Perhaps, my IBS was simply being caused by eating too many ‘good for you’ vegetables. Something I am naturally doing a lot less of now. It is so totally possible to eat too many vegetables which can lead to bloating and discomfort.
It is too often the case that IBS-sufferers are told to ‘eat more fibre’, when in fact their damaged guts could stand to have a whole lot less fibre, both of the vegetable kind, and especially the kind that don’t break down in the gut and act to ‘squeegee’ everything out, scraping their way through the entire digestive tract (ie; grains, legumes, nuts, seeds, and bulking agents like psyllium).
There is a lot of internet chatter out there about how ‘keto healed my IBS’. I’m not going to add those links—it’s a lot of poop talk—but you can find them easy enough through Dr Google. There really isn’t enough info out there about how keto affects the gut. About WHY it improves digestive issues so consistently. Or about whether or not these improvements last.
Everything, and I do mean everything, points to bacteria and microbes in the gut. Your micro-biome. This is a crazy hot topic with researchers right now, and the micro-biome is being blamed for everything from autism and Alzheimers to food cravings and obesity.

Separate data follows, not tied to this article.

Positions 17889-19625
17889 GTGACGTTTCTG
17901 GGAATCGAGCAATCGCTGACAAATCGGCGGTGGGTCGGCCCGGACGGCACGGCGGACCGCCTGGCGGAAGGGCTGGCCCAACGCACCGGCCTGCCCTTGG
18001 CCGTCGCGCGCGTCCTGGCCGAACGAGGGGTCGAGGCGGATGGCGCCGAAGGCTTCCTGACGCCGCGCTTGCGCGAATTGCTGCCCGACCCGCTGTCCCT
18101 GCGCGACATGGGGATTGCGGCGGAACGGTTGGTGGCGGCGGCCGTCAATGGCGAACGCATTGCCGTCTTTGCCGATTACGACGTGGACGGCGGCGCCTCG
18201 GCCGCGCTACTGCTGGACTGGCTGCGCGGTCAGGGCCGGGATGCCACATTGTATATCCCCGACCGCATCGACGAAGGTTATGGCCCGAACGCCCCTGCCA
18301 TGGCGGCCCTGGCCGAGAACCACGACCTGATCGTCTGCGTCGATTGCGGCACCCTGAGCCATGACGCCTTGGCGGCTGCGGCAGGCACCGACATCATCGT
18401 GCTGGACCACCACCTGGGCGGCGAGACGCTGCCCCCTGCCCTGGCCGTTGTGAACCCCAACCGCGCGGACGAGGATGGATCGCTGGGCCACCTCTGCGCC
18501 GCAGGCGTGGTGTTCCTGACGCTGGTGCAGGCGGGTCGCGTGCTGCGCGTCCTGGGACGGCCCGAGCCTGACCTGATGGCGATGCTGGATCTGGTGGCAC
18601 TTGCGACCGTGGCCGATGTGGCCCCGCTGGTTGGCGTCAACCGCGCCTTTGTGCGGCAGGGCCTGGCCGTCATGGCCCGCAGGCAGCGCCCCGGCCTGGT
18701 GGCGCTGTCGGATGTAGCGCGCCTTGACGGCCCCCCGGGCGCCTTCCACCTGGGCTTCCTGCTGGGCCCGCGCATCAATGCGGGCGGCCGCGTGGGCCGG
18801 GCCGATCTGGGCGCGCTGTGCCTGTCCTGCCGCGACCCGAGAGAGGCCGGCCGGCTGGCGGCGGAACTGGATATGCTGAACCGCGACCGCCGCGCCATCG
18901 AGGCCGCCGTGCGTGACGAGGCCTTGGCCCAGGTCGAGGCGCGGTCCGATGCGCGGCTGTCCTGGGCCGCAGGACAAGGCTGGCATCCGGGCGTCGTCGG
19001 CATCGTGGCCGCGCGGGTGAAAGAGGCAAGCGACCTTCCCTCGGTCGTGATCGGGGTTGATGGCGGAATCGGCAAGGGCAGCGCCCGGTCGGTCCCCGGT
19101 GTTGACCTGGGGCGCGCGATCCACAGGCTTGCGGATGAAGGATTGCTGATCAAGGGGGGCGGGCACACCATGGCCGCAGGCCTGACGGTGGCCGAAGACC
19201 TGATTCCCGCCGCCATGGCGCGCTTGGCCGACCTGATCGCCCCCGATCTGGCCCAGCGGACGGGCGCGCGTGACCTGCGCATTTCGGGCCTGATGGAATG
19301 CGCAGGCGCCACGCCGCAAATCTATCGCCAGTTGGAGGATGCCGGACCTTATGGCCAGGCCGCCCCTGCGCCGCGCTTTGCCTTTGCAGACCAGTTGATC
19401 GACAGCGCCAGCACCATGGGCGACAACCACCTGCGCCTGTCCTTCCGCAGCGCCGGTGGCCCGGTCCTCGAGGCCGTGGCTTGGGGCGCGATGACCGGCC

I did find this article by Chris Kresser very interesting. It points to 5 things your doctor may not look for when diagnosing and treating IBS—many of which are controlled with a very low-carb diet. His list includes SIBO and dysbiosis—both of which translate into ‘gut bacteria’. Oh, the internet chatter about keto and gut bacteria!! (Check out the comments at the bottom of his article!)
A healthy balance of gut microbes means healthy digestion. And bad digestion almost always leads to a diagnosis of unbalanced gut microbes, AKA SIBO and dysbiosis. So how do you get healthy microbes? You eat foods that feed the good microbes. And you avoid foods that feed the bad microbes. Microbes feed on carbohydrates. Different microbes eat different carbohydrates. A low-carb diet is therefore, obviously, low in microbe-feeding foods. But is that such a bad thing? In the case microbe foods—is this diet low in ALL microbe-feeding foods, or just bad-microbe-feeding foods (because this diet is still rich in leafy green veggies)?
In the case of SIBO, would a low-carb diet not help to starve out the over-abundance of bad microbes? When microbes feed, they produce methane gas (AKA, the 2pm bloat). So, if you don’t feed the microbes that love simple sugar, gluten, grains, even FODMAP-consuming microbes, then they starve and die AND YOU STOP GETTING METHANE-GAS BELLY. And then you DO feed the microbes that thrive on the fore-mentioned leafy greens, low-carb veggies and occasional carrots, pumpkin, and squash—then those are going to be the microbes that now have room to populate your gut and multiply, then this is a good thing, right?
This, inevitably, brings up the age-old question of ‘do you need to take probiotics while eating a low-carb diet?
That’s a question for Part 2, next week….
**Feature photo courtesy of The Functional Gut Clinic